The outside of a house can be misleading. It could be weather beaten. It could be dark. The shades could be down. It might not seem to be a pleasant house. Conversely, the outside of a house might be very nice. It might be assumed that the inside was nice, as well. The forbidding looking house might be thought to be very unpleasant within. Scripture pictures our body as being the house of our spirit on this earth. Now some of these houses may look nice on the outside and be a disaster inside or they may not look too good on the outside and yet be filled with beauty on the inside. Sometimes a well-meaning song leader may say something like this: "If you're happy, then let your face know it!" That may be a mistake! If there is joy inside, it isn't necessarily proven by pasting a grin on your face. Contrariwise, you might have an appearance of peace and calmness on your countenance and be coming apart on the inside. Looks can be misleading. In our analogy, a house may have an unpleasant exterior and yet be full of love, warmth and pleasure inside. Now the ideal is to have both inside and outside looking good. However, that's not always the way it works. Just as we should never judge a book by its cover, we should never question what's going on inside somebody by how they look. Nevertheless, If a Christian is walking in the Spirit consistently over an extended period of time, it will manifest itself in beauty of character and may even be reflected in a radiant glow shining through the outward demeanor. Selah! We should strive to have our "outside" looking as good as possible, while letting God make the inside wonderful! Ron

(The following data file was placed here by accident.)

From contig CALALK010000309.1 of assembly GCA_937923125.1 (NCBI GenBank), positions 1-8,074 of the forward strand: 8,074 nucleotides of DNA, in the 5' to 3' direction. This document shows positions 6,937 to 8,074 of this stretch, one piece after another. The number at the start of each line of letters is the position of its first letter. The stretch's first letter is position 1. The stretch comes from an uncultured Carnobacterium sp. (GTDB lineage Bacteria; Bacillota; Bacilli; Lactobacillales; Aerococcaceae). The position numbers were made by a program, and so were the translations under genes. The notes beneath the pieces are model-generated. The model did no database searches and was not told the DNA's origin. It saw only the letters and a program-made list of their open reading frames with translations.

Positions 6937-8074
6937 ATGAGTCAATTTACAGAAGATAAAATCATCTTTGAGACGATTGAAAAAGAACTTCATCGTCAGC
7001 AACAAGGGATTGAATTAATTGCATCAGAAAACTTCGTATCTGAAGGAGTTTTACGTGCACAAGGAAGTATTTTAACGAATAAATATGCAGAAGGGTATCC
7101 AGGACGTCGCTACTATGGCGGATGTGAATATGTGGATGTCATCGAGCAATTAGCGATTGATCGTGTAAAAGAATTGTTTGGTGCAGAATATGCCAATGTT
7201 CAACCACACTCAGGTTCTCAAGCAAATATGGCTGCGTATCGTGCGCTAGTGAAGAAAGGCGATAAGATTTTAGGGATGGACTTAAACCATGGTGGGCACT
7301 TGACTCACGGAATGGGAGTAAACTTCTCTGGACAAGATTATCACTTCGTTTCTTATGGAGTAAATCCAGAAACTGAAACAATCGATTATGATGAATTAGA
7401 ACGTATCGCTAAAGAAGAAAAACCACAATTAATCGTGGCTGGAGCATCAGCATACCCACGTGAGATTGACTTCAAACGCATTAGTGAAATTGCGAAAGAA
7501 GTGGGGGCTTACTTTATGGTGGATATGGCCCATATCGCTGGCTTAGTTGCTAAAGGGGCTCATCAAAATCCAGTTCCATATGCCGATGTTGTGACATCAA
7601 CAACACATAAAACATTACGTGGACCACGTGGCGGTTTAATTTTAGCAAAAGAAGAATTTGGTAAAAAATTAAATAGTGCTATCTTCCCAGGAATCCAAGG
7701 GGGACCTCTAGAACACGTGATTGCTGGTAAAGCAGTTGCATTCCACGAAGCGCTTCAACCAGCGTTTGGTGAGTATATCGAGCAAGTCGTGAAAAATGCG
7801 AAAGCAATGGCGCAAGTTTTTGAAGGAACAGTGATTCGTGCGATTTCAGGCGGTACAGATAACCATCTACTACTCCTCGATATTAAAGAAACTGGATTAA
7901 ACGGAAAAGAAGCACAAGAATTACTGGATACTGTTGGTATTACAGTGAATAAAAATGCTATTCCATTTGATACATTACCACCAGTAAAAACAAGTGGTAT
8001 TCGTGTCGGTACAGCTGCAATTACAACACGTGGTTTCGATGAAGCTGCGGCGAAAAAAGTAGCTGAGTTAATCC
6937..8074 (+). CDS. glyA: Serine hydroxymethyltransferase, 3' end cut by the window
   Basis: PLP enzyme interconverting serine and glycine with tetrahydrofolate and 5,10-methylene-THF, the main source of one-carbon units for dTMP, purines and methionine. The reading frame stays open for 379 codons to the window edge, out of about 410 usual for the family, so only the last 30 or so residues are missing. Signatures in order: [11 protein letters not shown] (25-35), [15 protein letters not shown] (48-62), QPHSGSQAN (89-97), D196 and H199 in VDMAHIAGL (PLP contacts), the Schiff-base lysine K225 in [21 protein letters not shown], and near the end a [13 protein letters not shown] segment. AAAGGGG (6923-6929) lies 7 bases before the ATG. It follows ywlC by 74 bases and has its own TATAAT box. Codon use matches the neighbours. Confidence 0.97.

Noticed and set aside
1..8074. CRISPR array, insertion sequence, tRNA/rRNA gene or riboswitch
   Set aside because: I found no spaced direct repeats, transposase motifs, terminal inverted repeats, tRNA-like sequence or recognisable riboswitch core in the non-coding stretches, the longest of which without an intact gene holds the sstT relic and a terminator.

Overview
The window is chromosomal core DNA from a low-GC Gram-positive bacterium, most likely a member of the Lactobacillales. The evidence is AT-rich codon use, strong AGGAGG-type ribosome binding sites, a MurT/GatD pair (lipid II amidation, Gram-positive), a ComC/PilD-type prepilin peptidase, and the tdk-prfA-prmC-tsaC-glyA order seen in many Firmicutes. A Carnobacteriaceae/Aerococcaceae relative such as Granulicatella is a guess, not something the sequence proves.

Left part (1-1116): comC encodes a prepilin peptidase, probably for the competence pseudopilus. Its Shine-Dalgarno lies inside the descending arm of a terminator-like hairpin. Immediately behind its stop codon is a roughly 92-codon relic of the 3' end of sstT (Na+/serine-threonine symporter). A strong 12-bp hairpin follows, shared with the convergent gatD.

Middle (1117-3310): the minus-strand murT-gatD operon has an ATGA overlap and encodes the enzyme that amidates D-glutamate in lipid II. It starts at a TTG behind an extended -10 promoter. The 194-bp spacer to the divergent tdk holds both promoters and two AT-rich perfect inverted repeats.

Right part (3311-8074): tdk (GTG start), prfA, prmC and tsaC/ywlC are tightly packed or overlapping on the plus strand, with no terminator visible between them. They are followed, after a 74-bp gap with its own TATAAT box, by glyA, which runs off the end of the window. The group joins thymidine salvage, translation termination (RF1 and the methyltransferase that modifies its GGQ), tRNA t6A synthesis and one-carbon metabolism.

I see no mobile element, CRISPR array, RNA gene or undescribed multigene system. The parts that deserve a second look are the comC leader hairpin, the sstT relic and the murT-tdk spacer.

"….the LORD seeth not as man seeth; for man looketh on the outward appearance, but the LORD looketh on the heart." (From I Samuel 16:7).